Inspiring cyclists: Cycling the North Coast 500 with Parkinson’s
The former teacher from Lochgelly, Fife is cycling, skating, scooting or swimming 50 miles a week for 50 weeks in order to celebrate her 50th birthday – and to raise funds for charity.
Despite living with chronic pain and a foot that “feels like it weighs 10 tonnes” following a Parkinson’s disease diagnosis three years ago, Janet completed the North Coast 500 on her own by bike. Described as ‘Scotland’s ultimate road trip’, this is a 500-mile trip around the coasts of northern Scotland.
She has raised more than £5,000 for Parkinson’s UK – a research and support charity that aims to improve quality of life for those affected by the condition.
Parkinson’s causes the brain to become progressively damaged over many years, causing slow movement, involuntary shaking and stiff muscles.
“My right leg feels like it’s a log; there’s just a lack of power,” Janet explained. “I struggle with impact exercise so most of my activities are on wheels.” Janet has also developed rigidity in one of her hands, meaning that changing gear is a constant struggle.
She set out on her epic ride from Inverness on 11 September and faced 30 to 50 mph winds. “I picked the absolute worst time of year. There were the remains of Hurricane Dorian and I was hammered by rain and wind,” she said.
People were giving me donations as I went along … It restored my faith in humanity
At one point, Janet thought she would have to abandon her journey when she suffered an unexpected back injury. Another cyclist had accidentally run into the back of her bike and she had to sleep on the floor because sleeping in a bed was too painful.
What pulled her through was the kindness of strangers; she said they “restored [her] faith in humanity”. As Janet cycled around the north coast, she met many people along the way who donated towards her challenge.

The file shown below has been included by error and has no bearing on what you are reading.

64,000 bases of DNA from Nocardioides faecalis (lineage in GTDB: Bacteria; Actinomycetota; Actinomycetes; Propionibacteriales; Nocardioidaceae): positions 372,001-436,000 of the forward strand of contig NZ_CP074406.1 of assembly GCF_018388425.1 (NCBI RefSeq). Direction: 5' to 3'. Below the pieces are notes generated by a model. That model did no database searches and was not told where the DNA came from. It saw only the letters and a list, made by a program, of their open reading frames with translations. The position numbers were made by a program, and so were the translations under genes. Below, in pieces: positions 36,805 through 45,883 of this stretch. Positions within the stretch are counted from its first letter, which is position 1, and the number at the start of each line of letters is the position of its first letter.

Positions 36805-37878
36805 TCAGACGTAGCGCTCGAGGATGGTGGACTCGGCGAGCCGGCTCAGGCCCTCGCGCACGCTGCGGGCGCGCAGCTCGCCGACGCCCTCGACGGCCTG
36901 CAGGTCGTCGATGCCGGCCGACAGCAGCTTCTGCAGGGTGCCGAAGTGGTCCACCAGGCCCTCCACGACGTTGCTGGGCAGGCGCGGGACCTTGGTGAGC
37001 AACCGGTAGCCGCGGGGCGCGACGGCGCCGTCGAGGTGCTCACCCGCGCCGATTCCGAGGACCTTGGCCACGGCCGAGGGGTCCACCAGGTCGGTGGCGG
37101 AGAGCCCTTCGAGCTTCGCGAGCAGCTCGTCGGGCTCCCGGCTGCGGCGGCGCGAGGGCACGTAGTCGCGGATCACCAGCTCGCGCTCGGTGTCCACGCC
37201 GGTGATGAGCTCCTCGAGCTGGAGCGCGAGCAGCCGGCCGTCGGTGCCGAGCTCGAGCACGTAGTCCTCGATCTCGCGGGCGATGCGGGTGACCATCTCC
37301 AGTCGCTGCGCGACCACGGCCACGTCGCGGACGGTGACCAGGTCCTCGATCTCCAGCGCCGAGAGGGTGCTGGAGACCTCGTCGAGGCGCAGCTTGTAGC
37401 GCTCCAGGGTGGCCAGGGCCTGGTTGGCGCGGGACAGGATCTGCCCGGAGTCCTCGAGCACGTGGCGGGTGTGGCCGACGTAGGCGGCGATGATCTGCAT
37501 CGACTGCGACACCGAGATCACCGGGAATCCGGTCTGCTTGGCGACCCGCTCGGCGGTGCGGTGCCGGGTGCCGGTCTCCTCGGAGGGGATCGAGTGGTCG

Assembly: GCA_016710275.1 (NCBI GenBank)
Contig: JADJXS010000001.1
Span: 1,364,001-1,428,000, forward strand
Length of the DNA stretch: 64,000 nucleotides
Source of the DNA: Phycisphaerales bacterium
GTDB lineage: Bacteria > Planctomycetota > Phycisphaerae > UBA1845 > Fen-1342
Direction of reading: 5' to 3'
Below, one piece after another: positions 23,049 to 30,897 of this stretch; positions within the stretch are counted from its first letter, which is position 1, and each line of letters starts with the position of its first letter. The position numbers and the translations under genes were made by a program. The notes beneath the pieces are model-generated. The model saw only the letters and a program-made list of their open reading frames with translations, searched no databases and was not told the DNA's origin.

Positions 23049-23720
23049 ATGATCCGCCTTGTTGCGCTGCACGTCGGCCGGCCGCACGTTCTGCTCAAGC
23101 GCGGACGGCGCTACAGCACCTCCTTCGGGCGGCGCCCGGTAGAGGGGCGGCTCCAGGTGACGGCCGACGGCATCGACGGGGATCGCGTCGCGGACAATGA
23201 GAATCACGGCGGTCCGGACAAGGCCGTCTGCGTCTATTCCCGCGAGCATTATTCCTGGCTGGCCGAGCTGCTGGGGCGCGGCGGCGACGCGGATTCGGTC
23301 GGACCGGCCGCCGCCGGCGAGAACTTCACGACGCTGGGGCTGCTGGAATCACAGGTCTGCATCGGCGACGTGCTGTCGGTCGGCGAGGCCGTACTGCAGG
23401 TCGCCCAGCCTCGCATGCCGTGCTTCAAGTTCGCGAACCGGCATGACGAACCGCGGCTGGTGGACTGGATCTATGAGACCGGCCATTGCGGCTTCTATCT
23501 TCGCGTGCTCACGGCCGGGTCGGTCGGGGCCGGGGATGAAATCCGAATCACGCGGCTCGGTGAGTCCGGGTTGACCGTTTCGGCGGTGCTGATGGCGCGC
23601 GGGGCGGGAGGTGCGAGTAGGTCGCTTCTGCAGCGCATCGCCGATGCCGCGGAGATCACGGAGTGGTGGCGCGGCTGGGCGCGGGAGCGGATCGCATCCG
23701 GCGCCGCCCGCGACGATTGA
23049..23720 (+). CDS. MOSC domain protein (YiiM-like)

On the fourth day, she thought she would have to give up because she was struggling with her bags. “Complete strangers in hostels were offering to take my bags to the next hostel,” she said. “One guy came out of his way by 30 mins and picked my bag up. The kindness of strangers was overwhelming.”
Several times, hostels took her in and gave her a boost when they could see that she was struggling to carry on. “One day, I was literally hypothermic and staff at the Applecross Inn saw I was in a bad way and took me in and fed and watered me,” she added.
“Another day, I was struggling and thought I would have to give up. Staff at another hostel took my clothes and dried them. I had a nap and continued for the rest of the day.”
I knew it was something I had to do on my own. I needed something to bring me out of the darkness and into the lightJanet Kerr
Janet experienced the generosity of others the most on her final day, when she cycled for 87 miles. A woman she chatted to at the top of a hill offered to let Janet rest in her home after completing the journey.
“She put me in a recliner, gave me a whisky and made me a gorgeous meal,” Janet said. “I was so relieved I had completed it – I couldn’t believe I’d done it. So many times, I nearly gave up … I knew it was something I had to do on my own. I needed something to bring me out of the darkness and into the light.”
She’s already planning her next challenge: in June 2020, Janet will pedal 290 miles from Geneva to Nice as part of a team of 45, raising money for The Cure Parkinson’s Trust.
Janet’s 50 miles every week for 50 weeks challenge has also included an abseil off the Forth Rail Bridge and the Kelpies Sk8-athon – 26.2 miles of roller skating.
Janet is due to complete the challenge on 23 December, just in time to put her feet up at Christmas.